B VITAMIN AND MAGNESIUM-RICH FOODS CAN HELP WITH ENERGY PRODUCTION

Which supplements may be beneficial for long COVID?

The following supplements may be beneficial for long COVID symptoms, but they be should be taken under expert supervision and not used as self-medication:

Vitamin D:
An essential vitamin to support our immunity and a natural inflammatory which many of us are deficient in during the Winter months with reduced sun exposure.

Quercetin:
Contains a rich supply of polyphenols, which have anti-viral properties and are helpful in reducing oxidative stress and inflammation of the respiratory tract.

Omega 3 (fish oil):
A natural anti-inflammatory and essential fatty acid which supports in reducing lung tissue inflammation.

Curcumin:
Found within the anti-inflammatory spice, turmeric, which helps to reduce inflammatory cytokines post infection.

Vitamin C:
With anti-inflammatory and antioxidant effects, this vitamin is well-researched for its protective role against pneumonia in clinical trials (at 2000mg daily dosage) (2).

Green Tea Extract:
Green tea extract contains a catechin, Epigallocatechin-3-Gallate, ECCG, which has known anti-inflammatory, antimicrobial and immunomodulating effects in autoimmune conditions. It is proposed to improve blood-clotting impairment associated with sepsis and lung fibrosis. (3)

Zinc:
Contains anti-viral and antioxidant properties. Adequate zinc levels are important for returning to pre-infectious levels of taste and smell post COVID-19 (as deficiency is often associated with loss of taste and smell). Supplementing with zinc can also be helpful in clearing up diarrhoea.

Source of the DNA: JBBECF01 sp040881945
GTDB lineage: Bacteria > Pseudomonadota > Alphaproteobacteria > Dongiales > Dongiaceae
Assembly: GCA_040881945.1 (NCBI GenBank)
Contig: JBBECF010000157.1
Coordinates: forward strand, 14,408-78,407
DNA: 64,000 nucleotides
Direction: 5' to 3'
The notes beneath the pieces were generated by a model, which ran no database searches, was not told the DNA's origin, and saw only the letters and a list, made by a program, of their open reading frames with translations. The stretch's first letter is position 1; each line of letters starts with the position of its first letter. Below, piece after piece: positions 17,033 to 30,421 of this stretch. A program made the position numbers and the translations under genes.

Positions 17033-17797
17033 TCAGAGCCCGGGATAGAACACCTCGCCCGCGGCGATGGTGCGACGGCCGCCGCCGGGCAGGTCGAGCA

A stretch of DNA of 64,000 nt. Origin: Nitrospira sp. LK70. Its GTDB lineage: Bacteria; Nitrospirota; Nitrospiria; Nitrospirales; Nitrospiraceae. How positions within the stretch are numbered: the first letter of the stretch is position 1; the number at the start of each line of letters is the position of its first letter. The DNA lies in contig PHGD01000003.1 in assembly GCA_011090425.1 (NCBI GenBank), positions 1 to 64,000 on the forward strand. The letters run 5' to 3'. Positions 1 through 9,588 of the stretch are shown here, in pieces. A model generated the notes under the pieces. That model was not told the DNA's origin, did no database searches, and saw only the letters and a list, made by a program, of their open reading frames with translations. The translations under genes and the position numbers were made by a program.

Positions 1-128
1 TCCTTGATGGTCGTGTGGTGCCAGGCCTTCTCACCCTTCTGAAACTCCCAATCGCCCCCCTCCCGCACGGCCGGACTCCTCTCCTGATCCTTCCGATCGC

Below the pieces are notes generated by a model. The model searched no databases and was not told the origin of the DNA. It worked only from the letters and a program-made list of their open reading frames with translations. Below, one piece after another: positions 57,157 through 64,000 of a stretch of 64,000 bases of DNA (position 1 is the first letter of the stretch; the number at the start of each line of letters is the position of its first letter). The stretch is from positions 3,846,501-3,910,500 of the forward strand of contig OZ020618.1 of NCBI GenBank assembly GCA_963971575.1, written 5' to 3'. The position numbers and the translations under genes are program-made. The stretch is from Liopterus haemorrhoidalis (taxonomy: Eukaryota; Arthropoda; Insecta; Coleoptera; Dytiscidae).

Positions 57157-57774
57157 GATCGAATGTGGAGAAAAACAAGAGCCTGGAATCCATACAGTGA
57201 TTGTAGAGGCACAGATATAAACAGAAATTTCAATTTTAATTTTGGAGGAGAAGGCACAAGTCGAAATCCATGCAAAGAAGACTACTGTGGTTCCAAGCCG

Berberine:
Popular in Chinese medicine for its antimicrobial, anti-motility and anti-secretory properties, Berberine has been shown in clinical studies to clear up diarrhoea post COVID-19 and support the intestinal mucosal barrier. (4)

A sense of continued anxiety can often exist post Covid-19 and in response to the ongoing pandemic. If you’re suffering from this, then vagal nerve stimulation (e.g., Sensate) can be very useful at restoring calm or using a heart rate tracker for improving heart rate variability (e.g., HeartMath).

I often recommend yogic breathing exercises to stimulate calming parasympathetic nervous system activity. Deep, slow breathing practices are also excellent for restoring respiratory ventilation capacity, which may be diminished post COVID-19 infection.

As you start to feel physically stronger, you can start incremental, restorative movement daily (walking or simple yoga stretches), are good for lymphatic drainage. Prioritising good sleep hygiene habits may help general rest and recovery, by encouraging a minimum of 8 hours of optimal sleep each night.

How long before you start feeling better from Long Covid?

Typically, I have seen it can take up to 12 weeks post COVID-19 to regain your sense of taste and smell fully. Recovery length is very much connected to the individual’s health and physiological biomarkers at the time of infection and so can vary greatly.

A full recovery is possible so if you are struggling to recover a nutritional therapist may be of help.

References:

1. Chee Y, Tan S, Yeoh E, Chee Y, Tan S and Yeoh E (2020) Dissecting the interaction between COVID‐19 and diabetes mellitus, Journal of Diabetes Investigation. 11(5) pp. 1104-1114.
2. Holford P, Carr A, Jovic T , Ali S , Whitaker I , Marik P and Smith D (7th December, 2020) Review: Vitamin C – an Adjunctive Therapy for Respiratory Infection, Sepsis and COVID-19 Nutrients. 12(12): 3760
3. Menegazzi, M, Campagnari, R, Bertoldi, M, Crupi, R, Di Paola, R and Cuzzocrea, S, (July, 2020). Protective Effect of Epigallocatechin-3-Gallate (EGCG) in Diseases with Uncontrolled Immune Activation: Could Such a Scenario Be Helpful to Counteract COVID-19? International Journal of Molecular Science. 21(14): 5171
4. Zhang, B. et al. (2020) Berberine reduces circulating inflammatory mediators in patients with severe COVID-19, British Journal of Surgery. 108(1), pp. e9-e11.